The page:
Last August, I was staying in a sleepy coastal village on the Uruguayan coast when I met a dyslexic revolutionary. On his knuckles were tattooed the letters ‘FLSN’. He said he got them done when he fought with the Sandinistas in Nicaragua. Knowing the correct acronym for the Sandinistas to be ‘FSLN’, I was hesitant to believe him. But I also knew that he wouldn’t have been alone in deciding to lend support to the Nicaraguan revolution. His account was sufficiently detailed and coherent that I believed his story. We had one of the bluntest and most refreshing conversations about the political situation in various Latin American countries. I never did ask him if he was dyslexic or just pissed when he got the tattoo.
Four months later, after an absence of many years, I returned to Nicaragua: a country which has been part of my political consciousness since I was a teenager; one which informed and influenced my perspective as an internationalist.
Why Nicaragua? Blame Thatcher. In May 1979 the Tories won the general election in Britain. Three months later, on the other side of the Atlantic, the people of a small country on the Central American isthmus overthrew the Somoza dynasty that had reigned as US-backed feudal lords for over four decades. The Somoza regime was ferociously oppressive. The level of theft carried out by the extended family and their supporters was breath-taking: land was stolen, aid budgets plundered, markets rigged…the usual.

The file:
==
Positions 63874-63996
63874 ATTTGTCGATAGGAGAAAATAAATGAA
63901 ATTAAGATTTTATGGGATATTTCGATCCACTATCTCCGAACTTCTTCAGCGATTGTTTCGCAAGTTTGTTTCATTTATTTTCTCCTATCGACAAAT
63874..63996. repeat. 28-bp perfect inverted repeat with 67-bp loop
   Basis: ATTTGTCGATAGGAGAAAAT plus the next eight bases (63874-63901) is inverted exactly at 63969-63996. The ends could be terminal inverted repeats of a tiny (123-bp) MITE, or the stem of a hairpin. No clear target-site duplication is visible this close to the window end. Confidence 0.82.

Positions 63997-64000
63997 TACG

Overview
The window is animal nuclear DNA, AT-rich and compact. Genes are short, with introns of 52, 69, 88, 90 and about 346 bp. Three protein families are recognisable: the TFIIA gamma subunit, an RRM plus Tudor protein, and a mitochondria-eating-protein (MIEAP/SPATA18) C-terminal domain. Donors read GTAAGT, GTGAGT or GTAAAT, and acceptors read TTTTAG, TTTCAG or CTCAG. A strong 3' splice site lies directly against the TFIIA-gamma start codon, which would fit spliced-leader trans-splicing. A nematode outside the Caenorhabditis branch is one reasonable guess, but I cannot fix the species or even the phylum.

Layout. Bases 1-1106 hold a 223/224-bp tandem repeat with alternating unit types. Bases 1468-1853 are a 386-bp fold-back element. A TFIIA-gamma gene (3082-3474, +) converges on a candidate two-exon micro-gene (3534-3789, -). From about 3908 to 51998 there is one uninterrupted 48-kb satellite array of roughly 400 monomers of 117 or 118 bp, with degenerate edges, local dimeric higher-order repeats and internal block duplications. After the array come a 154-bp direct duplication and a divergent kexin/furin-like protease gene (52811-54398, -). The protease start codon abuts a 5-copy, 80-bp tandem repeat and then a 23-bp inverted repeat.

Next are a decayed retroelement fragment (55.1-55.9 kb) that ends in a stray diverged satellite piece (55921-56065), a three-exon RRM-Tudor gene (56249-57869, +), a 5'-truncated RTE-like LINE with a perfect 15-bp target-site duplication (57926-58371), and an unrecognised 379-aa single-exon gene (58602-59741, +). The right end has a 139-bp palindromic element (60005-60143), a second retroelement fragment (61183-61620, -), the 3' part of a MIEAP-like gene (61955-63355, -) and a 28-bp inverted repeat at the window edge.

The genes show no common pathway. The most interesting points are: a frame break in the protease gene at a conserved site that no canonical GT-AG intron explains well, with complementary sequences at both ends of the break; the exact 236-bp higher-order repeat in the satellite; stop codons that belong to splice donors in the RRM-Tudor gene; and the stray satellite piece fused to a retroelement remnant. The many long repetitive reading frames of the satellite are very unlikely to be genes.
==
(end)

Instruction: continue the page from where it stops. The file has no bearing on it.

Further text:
Of course, there was resistance: the Frente Sandinista de Liberación Nacional (FSLN – known as the Sandinistas) was formed in 1961. The group took its name from Augusto César Sandino, who had fought a guerrilla war against US occupation in the 1930s. While there were earlier low-level armed initiatives, it wasn’t until the 1970s that support for the Sandinistas grew sufficiently to make a full-scale insurrection look like even a faint possibility.
This isn’t the place to write about the growth of the FSLN and the ideological differences within the group but, suffice to say, a faction headed by Daniel Ortega assumed the leadership and made opportunistic alliances with the country’s middle-classes, business leaders and the liberal press.
It is crucial to understand that without the mass involvement of the people in the armed struggle, the revolution would have failed. Popular support for revolution grew with every crass mistake of the dictatorship (e.g. assassinating a popular and leading journalist). Only a year before the final victory, the FSLN still had very few combatants against a National Guard numbering 14,000 but by 1978 women and men in their thousands had directly intervened, taking up the struggle with whatever arms they could find.
After a final period of fierce fighting, in July 1979, Somoza fled to Miami.
Unsurprisingly, the US was alarmed at this development in ‘their’ backyard. Things got worse in 1981 when Ronald Regan became the US President. His administration took a hard line to stop Nicaragua’s example spreading. Immediately, all aid was stopped; the ports were mined, a trade embargo imposed, and by November Regan had authorised covert military support to those opposed (called the ‘Contras’) to the new de facto Government. It was a war that we know deployed the CIA’s book of dirty tricks. It was a filthy business.